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Studying the effects of a new HIV project

Researchers want to map and evaluate a new project for patients with HIV. At a user-run polyclinic they are given the opportunity to meet people with the same diagnosis.

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Anita Øgård-Repål and Mariann Fossum, photo
PhD candidate Anita Øgård-Repål and professor Mariann Fossum at the Department of Health and Nursing Science.

Living with chronic disease is challenging, and people who are diagnosed with a serious illness have many questions. Having the opportunity to talk to someone with the same diagnosis, a so-called peer supporter or peer support specialist, may prove helpful.

For this reason, the Hospital of Southern Norway introduced user-run clinics where users and health professionals work together. People with HIV get to meet others with the same diagnosis as part of the treatment at the polyclinic. Several patient organisations offer peer support meetings; however, this particular service is organised by a user-run polyclinic.

‘Peer support work is highly developed in other countries and for other patient groups in Norway, but it is a relatively new service for people with HIV,’ professor Mariann Fossum and PhD candidate Anita Øgård-Repål at the Department of Health and Nursing Science explain. 

Initiated after opinion piece

Kim Fangen initiated the HIV project and is a user representative. He is peer support coordinator at the Hospital of Southern Norway and has lived with HIV for 16 years.

Kim Fangen, profilbilde

Kim Fangen, peer support coordinator at the Hospital of Southern Norway.

For several years Fangen has worked systematically to establish programmes at every hospital to ensure peer supporters are part of the treatment plan at the polyclinics. He contacted the University of Agder after reading Fossum’s opinion piece "How can we engage patients to reduce risks at Norwegian hospitals?" in forskning.no.

The project is expected to last three years and includes the perspectives of patients, peer supporters and health professionals. In addition to the University of Agder, the Arctic University of Norway is involved. Extrastiftelsen contributes by awarding scholarship to PhD student Anita Øgård-Repål.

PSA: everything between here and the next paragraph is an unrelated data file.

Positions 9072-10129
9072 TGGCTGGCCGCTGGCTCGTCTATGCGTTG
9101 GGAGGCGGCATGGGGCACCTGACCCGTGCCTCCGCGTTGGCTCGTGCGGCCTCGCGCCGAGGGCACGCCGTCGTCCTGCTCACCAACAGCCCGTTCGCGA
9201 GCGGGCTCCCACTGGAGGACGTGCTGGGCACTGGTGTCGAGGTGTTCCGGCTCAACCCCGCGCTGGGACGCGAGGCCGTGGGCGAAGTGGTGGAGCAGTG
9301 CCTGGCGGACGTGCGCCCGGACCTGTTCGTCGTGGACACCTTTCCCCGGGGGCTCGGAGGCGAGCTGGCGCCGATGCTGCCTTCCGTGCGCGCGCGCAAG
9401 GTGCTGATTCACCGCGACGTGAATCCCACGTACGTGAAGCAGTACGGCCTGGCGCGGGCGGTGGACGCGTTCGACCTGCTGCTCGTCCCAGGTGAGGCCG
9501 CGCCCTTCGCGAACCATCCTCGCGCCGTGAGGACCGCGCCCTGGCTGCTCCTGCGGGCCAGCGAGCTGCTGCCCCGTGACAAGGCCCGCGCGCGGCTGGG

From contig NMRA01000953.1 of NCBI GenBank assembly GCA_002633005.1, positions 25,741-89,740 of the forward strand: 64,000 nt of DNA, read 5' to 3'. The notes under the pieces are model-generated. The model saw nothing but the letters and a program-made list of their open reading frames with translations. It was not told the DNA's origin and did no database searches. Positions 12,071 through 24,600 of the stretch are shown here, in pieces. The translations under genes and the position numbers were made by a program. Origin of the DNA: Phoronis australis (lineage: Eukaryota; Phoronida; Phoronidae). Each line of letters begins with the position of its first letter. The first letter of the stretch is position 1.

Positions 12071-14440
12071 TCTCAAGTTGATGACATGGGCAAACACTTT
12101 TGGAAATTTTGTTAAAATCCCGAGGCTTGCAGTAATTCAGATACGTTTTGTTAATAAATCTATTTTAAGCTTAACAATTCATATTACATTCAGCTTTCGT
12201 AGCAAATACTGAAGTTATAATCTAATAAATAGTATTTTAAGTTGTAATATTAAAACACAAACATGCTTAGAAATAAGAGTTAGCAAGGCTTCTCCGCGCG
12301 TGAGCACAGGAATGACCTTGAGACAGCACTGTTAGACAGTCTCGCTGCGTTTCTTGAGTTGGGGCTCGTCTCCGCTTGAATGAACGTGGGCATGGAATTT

The goal is to review peer support work internationally and nationally, and further to look at the cooperation between health personnel in the different organisations, the person seeking help and the peer support specialists,’ the research candidate says.

Commits the hospital

Consultant Ole Rysstad at the general medicine department at the Hospital of Southern Norway took the initiative to the user-run polyclinic. HIV patients was the first group he contacted.

He invited five people from Nye Pluss, the national association for people with HIV, to take part together with five patients from the Hospital of Southern Norway and presented the idea to them. Together they formulated a request to present to the hospital.

"It is really empowering to be given such trust and responsibility. We were given control, and the hospital was committed to following our wishes and recommendations", Fangen says.

Stability and quality

Peer support coordinator Fangen thinks it is revolutionary to admit non-professionals to the polyclinic. When he himself fell ill, he used patient organisations.

"It was quite random what kind of assistance you were given, and because it was based on voluntariness there was a large turnover. It may worsen the situation when someone you have built  trust with disappears", Fangen says.

Having stability and ensured quality must be an integral part of the treatment offered at a user-run polyclinic. The peer supporters must be vetted and receive employment at the hospital.

"Then you can make different demands. As an employee you also have legal liability and are bound to observe professional secrecy", Fangen says.  

He thinks it is essential to safeguard the peer supporters. They provide guidance to people in a vulnerable position in addition to dealing with their own challenges.

Kim Fangen thinks a user-run polyclinic can contribute to better interaction between specialist healthcare services and primary care services. Peer supporters have experience with primary care services and various municipal services and can help new users navigate them. 

Finding the information

The researchers on the project are doing mapping work now. They look for literature on peer support work for people with HIV and look at practices and what has been done.

The mapping shapes the next study. They will talk to people who receive guidance from peer support specialists to gain increased insight into their experiences, using group interviews, questionnaires and qualitative interviews.

Kim Fangen explains that a long-term goal for the project is to do peer support work at a national level, to provide training and to build a team of peer supporters.